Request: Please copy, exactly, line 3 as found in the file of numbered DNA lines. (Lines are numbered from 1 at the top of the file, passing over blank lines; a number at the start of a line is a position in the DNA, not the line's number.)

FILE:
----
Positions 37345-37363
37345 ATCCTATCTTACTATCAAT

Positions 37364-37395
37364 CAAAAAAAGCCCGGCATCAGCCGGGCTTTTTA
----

Positions 37364-37395